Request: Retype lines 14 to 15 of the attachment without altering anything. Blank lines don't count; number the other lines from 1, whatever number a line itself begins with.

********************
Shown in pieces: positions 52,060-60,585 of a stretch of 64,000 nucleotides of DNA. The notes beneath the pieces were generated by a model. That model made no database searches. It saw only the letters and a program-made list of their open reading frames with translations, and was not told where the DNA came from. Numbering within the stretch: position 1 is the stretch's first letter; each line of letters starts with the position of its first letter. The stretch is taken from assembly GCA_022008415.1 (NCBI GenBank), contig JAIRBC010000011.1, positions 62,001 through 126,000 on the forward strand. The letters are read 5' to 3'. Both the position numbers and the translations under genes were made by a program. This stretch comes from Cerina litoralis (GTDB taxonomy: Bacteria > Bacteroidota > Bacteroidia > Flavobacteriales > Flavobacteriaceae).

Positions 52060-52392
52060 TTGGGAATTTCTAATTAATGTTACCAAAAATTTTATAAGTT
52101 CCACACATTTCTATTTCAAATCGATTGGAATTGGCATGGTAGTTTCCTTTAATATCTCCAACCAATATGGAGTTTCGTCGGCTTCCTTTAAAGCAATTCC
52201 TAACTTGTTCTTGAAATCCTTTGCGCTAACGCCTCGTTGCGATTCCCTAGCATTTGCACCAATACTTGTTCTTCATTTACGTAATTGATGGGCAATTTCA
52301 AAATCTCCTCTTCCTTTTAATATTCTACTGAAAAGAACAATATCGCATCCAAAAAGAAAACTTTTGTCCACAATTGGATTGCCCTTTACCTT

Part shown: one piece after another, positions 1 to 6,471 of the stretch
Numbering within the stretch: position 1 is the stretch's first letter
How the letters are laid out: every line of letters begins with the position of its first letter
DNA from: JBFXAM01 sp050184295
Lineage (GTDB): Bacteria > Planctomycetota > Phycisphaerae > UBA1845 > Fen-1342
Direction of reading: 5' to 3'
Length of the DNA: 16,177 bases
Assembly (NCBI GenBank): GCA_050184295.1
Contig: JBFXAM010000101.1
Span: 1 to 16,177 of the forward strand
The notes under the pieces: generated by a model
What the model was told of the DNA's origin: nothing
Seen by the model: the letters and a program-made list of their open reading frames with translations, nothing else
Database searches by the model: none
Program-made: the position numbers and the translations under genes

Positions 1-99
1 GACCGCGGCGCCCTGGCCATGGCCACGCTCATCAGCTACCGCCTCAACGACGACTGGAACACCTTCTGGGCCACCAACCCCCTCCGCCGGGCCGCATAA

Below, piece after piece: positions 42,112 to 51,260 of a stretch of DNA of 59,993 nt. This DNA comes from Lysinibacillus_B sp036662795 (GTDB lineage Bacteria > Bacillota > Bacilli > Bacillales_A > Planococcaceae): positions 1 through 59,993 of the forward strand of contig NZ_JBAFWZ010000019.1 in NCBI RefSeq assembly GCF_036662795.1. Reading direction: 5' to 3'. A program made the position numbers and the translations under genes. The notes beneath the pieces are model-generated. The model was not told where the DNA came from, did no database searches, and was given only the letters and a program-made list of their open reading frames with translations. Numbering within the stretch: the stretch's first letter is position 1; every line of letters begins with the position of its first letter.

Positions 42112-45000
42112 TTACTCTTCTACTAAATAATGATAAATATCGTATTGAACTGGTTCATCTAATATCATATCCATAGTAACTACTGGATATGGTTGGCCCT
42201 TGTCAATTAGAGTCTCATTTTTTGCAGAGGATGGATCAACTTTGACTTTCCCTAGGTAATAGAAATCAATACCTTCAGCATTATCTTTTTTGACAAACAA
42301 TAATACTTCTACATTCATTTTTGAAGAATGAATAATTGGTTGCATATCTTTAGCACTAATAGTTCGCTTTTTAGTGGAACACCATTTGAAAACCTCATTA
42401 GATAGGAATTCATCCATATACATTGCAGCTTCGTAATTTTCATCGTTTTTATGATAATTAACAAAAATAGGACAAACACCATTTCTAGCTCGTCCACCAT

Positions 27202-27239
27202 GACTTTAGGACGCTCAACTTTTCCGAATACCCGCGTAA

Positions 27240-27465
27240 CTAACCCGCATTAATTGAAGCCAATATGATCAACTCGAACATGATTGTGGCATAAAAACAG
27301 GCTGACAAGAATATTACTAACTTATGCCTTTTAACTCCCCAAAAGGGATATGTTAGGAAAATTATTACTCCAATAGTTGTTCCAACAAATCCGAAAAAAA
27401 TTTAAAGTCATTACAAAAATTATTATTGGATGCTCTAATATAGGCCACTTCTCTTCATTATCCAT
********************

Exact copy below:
Assembly (NCBI GenBank): GCA_050184295.1
Contig: JBFXAM010000101.1